4. Tasha Yar - A first for a Trek series, we see the departure of a major cast member. According to Trek lore, actress Denise Crosby asked to be released from her contract to pursue other ventures. What resulted was the episode "Skin of Evil" where Tasha Yar is killed in the line of duty by...a living, evil, oil slick. What makes this death so memorable for me is that it happened the way that countless security officers have been offed in both TNG and with the original "red-shirt" scenario. This time, however, the security officer who bites it is one that we had become attached to. In a way, the death of Lt. Yar in this manner made all the other crew members who had died in the line of duty become more real. Add to that the effect of her death on the rest of the crew was palpable. It moved the main crew closer together as a family, which makes this a memorable and significant death.
2. Edith Keeler - Likely one of the most critically acclaimed episodes of Star Trek (any series) is "The City on the Edge of Forever". We are introduced to Edith Keeler, a 20th Century social worker who encounters Kirk, Spock, and McCoy as they have traveled back in time. In the past, Keeler dies in an automobile accident that McCoy saves her from, disrupting the timeline and resulting in a serious and negative change to Earth's history. Kirk and Keeler fall in love, even though our brave captain knows that she must perish. As the moment arrives, and Kirk has to hold McCoy back from saving the life of his love, the look on Kirk's face is one of those intense moments where no words are needed to express the emotional impact. For once, Kirk is vulnerable, which we all are when faced with death.
Before I speak on the #1 most powerful death on Trek TV, I would like to thank Paul Woodsworth and Nigel Druitt for much input in creating this list. They provided me some great suggestions that I had originally overlooked. Because of those suggestions, I offer a quick list of "Honorable Mentions"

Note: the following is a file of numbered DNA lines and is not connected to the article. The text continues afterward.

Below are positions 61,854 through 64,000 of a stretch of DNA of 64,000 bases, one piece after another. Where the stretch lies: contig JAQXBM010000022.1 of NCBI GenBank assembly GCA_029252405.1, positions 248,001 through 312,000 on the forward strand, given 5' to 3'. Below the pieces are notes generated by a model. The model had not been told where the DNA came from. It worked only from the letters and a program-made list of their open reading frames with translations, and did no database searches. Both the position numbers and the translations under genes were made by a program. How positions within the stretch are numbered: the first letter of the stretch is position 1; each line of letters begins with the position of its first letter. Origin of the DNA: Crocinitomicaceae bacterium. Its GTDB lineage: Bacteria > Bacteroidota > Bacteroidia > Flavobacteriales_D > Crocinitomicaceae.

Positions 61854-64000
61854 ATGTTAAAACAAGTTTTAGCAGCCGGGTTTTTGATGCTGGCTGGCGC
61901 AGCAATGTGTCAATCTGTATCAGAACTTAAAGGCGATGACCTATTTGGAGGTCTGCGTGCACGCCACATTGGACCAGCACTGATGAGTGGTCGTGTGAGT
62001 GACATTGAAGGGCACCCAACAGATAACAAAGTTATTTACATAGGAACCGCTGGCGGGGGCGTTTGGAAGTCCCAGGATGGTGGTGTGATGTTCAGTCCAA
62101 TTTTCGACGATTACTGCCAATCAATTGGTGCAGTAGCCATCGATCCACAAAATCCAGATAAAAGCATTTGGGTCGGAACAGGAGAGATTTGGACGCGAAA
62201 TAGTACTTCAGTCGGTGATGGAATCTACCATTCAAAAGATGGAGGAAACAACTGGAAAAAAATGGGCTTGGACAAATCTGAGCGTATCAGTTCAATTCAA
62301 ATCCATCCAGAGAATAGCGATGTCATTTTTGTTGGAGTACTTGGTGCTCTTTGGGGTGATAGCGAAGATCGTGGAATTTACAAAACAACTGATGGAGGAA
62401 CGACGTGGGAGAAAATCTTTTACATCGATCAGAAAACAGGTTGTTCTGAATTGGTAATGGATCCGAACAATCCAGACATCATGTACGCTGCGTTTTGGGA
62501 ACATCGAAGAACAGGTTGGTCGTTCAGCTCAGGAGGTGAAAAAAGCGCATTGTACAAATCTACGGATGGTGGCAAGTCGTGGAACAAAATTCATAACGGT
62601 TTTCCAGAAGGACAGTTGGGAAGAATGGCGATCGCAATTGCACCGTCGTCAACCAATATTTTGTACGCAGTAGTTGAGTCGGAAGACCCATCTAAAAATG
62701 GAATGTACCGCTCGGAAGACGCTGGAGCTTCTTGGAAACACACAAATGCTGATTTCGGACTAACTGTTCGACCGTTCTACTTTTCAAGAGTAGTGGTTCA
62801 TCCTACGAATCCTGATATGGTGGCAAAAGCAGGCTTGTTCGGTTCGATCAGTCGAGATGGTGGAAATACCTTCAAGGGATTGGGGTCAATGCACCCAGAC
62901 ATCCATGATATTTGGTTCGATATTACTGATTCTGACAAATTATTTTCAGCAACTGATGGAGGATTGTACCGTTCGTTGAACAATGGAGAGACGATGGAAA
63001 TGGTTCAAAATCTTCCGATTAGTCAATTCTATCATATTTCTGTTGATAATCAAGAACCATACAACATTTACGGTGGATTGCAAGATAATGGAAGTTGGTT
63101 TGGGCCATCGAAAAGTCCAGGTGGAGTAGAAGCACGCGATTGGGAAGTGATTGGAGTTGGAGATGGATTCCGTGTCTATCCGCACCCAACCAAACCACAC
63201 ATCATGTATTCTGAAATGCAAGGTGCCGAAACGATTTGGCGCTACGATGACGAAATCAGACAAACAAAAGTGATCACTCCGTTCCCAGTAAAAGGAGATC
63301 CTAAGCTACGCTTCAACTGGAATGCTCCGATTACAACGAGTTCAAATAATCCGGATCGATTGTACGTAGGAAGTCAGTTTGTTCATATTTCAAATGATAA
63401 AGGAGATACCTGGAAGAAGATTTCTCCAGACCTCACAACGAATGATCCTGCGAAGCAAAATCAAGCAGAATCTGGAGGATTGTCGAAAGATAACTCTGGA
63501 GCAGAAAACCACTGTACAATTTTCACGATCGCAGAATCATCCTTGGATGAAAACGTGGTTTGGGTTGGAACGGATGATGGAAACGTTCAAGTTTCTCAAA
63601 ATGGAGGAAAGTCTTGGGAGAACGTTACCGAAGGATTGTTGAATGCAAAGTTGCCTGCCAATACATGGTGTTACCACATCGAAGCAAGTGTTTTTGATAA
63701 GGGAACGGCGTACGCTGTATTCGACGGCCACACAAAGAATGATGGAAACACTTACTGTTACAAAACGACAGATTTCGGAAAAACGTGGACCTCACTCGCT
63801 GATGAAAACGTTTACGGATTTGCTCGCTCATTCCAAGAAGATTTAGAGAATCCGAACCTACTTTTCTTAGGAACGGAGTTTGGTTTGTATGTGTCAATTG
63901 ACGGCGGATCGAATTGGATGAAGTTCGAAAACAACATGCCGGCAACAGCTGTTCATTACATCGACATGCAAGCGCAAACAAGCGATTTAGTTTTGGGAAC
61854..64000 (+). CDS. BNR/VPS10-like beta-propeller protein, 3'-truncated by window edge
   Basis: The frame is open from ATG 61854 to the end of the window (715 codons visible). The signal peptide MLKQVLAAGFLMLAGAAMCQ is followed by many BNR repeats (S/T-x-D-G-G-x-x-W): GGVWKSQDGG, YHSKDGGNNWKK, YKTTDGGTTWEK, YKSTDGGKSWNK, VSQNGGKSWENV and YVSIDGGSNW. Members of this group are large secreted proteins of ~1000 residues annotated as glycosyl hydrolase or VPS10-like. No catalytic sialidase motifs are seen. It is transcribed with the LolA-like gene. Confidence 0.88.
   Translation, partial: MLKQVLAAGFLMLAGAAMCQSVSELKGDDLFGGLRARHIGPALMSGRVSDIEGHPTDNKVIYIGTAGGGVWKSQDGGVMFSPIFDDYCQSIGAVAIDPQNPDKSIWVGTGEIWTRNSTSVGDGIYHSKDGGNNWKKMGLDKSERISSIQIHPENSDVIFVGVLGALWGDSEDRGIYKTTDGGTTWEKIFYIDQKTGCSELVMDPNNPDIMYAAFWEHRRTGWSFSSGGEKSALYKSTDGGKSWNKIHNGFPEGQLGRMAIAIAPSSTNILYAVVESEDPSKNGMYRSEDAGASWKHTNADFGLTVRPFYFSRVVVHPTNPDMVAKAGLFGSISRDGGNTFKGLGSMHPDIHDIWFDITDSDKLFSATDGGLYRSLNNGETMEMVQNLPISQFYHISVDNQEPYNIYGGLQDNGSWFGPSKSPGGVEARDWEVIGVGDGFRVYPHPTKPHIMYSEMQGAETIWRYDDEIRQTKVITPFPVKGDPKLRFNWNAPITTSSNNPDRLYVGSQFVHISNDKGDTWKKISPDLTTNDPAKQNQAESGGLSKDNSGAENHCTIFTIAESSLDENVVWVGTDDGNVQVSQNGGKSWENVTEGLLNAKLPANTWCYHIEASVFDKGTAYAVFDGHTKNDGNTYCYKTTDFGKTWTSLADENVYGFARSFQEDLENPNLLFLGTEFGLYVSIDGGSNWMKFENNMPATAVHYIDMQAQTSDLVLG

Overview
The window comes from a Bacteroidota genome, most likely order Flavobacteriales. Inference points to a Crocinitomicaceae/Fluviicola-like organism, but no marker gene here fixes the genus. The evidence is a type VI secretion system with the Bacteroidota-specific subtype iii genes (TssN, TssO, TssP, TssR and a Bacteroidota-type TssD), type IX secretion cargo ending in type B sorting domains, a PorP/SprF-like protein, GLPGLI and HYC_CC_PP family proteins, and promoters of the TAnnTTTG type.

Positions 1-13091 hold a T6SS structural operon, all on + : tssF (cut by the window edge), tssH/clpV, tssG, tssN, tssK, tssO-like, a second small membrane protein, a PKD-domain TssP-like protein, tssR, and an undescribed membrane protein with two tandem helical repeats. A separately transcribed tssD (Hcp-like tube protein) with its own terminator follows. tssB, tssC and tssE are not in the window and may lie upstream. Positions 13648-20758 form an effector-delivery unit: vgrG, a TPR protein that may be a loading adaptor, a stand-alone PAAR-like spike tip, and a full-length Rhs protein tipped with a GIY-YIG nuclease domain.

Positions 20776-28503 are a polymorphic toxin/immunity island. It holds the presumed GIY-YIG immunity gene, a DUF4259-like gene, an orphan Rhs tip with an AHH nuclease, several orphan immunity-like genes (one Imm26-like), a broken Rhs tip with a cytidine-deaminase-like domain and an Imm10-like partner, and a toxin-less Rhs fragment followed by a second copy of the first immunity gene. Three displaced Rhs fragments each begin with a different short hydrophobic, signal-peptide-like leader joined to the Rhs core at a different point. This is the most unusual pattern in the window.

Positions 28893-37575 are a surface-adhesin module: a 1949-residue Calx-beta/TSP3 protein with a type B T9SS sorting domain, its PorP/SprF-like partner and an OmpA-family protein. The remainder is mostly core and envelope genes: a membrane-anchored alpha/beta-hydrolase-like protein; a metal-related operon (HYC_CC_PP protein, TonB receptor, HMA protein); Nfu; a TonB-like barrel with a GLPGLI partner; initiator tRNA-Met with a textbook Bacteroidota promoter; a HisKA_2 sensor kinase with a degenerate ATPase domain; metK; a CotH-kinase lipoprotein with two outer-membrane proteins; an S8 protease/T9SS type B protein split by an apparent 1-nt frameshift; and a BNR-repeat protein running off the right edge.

- Tora Ziyal - half-Bajoran, half-Cardassian daughter of the infamous Gul Dukat. A tragic character torn between two worlds.
- Timicin - played by the impressive David Ogden Steers, Timicin was a renowned scientist who fell in love with Lwaxana Troi days before he was to commit suicide due to the customs of his people
- Marla Aster - a crewman on Picard's Enterprise who is killed in the line of duty, leaving behind a now orphaned son
- Kestra Troi - the unknown older sister of Deana Troi. Her death resulted in a serious traumatic experience for Lwaxana Troi, giving Majel Barrett many great moments of depth and acting
- Patahak - a Romulan soldier who could have been saved by a tissue donation from Worf. Worf refuses, bringing to light a great ethical debate
- Michael Eddington - a Maquis and former DS9 security officer who gives his life for his people and the man he betrayed, dying for a losing cause he truly believed in
- Gary Mitchell - a former classmate of Kirk who becomes gifted with god-like powers
- Damar - a character like Damar grew so much during his time on DS9 that he almost seemed destined to go down with both guns blazing
- Weyoun - there was a definite sense of satisfaction when the final clone of this smarmy character was killed (how many Weyouns did we see die? Four? Five?)
- Sarek - the father of Spock dies of Bendii Syndrome, a debilitating condition that seemed hardly fitting for such a influential diplomat
1. Jadzia Dax - I think of all of the deaths that Trek had, this was the most tragic on TV and belongs in the Top 3 (at least) when you include the films. First, she was going to be a mother, and as a parent I feel it when one is close to parenthood and has the opportunity taken away. Second, her death was almost accidental. Some argue that she should have died heroically, in battle, or in a valiant struggle against a superior adversary, but she instead fell victim to the "wrong place, wrong time" scenario. Dying at the hands of a wraith-possessed Dukat was not the most romantic and glorious way to go, and that is where I find much of its strength. Not all death is meaningful. People die every day, and this death without meaning was all the more powerful because of it. And finally, Jadzia's death had a lasting impact on the rest of the crew. Obviously, Worf was affected the most, with Captain Sisko a close second (his monologue with her casket is still a powerful moment), but everyone lost someone special. Bashir and Quark, Kira and Odo, Jake and O'Brien all seemed to be deeply wounded with the passing of their friend and colleague.
I hope you enjoy the list. Please feel free to comment. Also, if you have any suggestions for future articles or would like to contribute, please let me know.